Think Like An Economist


Although many business executives took one, or perhaps several, courses in economics while in school, most probably took away little more than the supply and demand graphs to which they were introduced early in their first course. Ask them if they apply much else from economics in their actual business careers, and you’re likely to hear “not much.” However, they might be surprised at how certain economic notions have been directly applied in business, largely with positive results. There are many benefits of economics in business when used effectively.

(For example, here’s an article about an economist’s point of view on net neutrality.)

Benefits of using economics in business

There are many benefits to using economics in business. Firstly, thanks to economics in business, we get unparalleled progress. Recent data shows that the natural experiment of market economics, during the last 250 years, has created a 100x increase in the real standard of living. As we continue to get more data, it’ll continue to increase exponentially. Secondly, another beneficial use of economics in business is circular flow. The circular flow illustrates the balance between injections and leakages in our economy. The model of circular flow includes households, businesses, and governments. For example, people in households buy goods and services from businesses in an attempt to satisfy their unlimited needs and wants. Households also sell their labor, land, and capital in exchange for income that they use to buy goods and services that firms produce. Businesses sell products and services to households, earning revenue and generating profits. Businesses also pay wages, interest, and profits to households in return for the use of their factors of production. Governments levy taxes on households and businesses to provide specific benefits to everyone.

In addition, we all, individually and organizationally, pick the lens through which we view the world. Economics happens to be the best lens because it requires you to look at the entire system and all of its connections.

Economic approaches you can use

We need to pay much attention to product life cycle, cost and factor market, and the diminishing returns. We need to know each stage of product life cycle: introduction, growth, maturity, and decline, which helps to extend the life of the product before it goes into decline and improve sales. Costs are always within your control. If you don’t have a holistic view of a factor’s, contribution to profit you should cut cautiously. The most important element of factor market is the level of human capital (intelligence) you can utilize. Throwing money at an opportunity or a problem doesn’t work forever.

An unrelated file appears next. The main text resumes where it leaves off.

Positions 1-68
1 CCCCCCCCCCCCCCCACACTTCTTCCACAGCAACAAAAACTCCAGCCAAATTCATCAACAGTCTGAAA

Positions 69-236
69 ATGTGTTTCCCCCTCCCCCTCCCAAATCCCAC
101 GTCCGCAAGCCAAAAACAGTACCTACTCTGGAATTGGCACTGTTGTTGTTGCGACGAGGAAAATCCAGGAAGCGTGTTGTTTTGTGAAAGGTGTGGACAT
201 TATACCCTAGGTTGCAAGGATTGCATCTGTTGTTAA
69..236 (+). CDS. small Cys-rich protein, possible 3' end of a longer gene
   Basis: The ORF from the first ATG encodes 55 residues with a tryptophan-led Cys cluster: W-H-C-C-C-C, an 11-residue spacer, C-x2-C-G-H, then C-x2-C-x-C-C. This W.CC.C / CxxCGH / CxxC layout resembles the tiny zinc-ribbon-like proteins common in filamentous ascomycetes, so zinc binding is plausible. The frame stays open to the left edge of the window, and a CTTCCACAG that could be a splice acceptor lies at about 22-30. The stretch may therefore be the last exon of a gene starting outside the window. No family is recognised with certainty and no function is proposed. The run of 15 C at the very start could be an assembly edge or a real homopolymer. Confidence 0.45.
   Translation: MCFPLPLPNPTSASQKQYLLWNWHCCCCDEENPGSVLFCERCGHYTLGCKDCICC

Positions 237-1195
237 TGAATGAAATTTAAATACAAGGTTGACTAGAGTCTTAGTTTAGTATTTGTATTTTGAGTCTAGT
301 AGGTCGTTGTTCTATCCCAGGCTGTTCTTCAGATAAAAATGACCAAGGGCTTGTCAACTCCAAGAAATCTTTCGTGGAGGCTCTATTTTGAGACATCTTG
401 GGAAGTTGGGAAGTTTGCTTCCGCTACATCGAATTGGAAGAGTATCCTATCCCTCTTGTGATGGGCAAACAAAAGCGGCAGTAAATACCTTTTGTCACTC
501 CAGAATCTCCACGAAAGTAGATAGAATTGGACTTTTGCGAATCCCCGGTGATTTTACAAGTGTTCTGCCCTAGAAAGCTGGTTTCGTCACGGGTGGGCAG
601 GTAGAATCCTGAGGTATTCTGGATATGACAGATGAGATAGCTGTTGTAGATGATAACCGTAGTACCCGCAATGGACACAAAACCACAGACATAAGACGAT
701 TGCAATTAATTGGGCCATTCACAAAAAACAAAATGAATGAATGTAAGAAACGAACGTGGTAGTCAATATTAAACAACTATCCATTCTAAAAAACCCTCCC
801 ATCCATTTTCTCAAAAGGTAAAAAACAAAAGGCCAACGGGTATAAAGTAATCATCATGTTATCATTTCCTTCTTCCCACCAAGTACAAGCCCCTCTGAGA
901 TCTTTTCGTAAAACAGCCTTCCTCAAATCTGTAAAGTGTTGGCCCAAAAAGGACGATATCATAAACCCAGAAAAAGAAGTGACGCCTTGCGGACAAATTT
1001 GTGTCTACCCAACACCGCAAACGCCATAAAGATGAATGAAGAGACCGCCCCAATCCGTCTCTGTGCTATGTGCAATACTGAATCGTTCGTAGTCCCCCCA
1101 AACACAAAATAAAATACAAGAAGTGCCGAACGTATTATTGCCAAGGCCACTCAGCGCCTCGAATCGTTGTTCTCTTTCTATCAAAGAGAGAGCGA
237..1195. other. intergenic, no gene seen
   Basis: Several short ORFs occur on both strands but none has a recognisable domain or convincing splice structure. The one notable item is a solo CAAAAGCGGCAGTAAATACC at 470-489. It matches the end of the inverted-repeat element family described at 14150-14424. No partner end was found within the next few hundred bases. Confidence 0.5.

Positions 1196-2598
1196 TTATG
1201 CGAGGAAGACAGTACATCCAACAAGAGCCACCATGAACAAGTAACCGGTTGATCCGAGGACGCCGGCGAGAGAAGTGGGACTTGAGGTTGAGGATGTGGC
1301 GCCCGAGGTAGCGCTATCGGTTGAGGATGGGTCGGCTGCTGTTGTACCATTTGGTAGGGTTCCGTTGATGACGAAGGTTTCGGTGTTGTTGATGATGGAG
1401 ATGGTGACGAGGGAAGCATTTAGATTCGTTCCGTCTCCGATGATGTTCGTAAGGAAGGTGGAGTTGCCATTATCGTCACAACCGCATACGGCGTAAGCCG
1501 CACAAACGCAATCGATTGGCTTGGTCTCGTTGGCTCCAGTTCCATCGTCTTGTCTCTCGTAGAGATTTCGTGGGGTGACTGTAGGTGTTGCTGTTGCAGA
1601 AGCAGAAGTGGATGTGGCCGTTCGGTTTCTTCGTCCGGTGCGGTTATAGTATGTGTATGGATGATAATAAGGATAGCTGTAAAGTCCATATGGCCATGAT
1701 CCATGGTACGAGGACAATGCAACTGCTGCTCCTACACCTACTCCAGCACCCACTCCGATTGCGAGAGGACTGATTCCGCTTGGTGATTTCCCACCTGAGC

How to start thinking like an economist

How to think like an economist is the most important thing we need to consider. Firstly, we need to focus on the first principle. The core ideas of microeconomics can be taught in 6 weeks and are instantly useful. This is because it focuses on concepts that motivate virtually all economic theory. Secondly, data is one of the most powerful factors. Economists need to use systemized tests. Including testing if an application or product has good user experience or not, verifying that a product performs and functions correctly according to user specifications. What’s more, to be an economist, we need to pay attention to efficiency. Nowadays, economic efficiency becomes more and more critical because it allocates every resource optimally. Each person then is served in the best possible way, so waste and inefficiency are minimized.

Indeed, the skills acquired by students in Economics courses extend far beyond the knowledge gained. The advantages of studying Economics differ from those of studying other humanities subjects since Economics allows students to learn how to analyze specific figures which enable them to predict future economically-oriented events. This renders Economics graduates a marketable and employable asset and differentiates them from other graduates.

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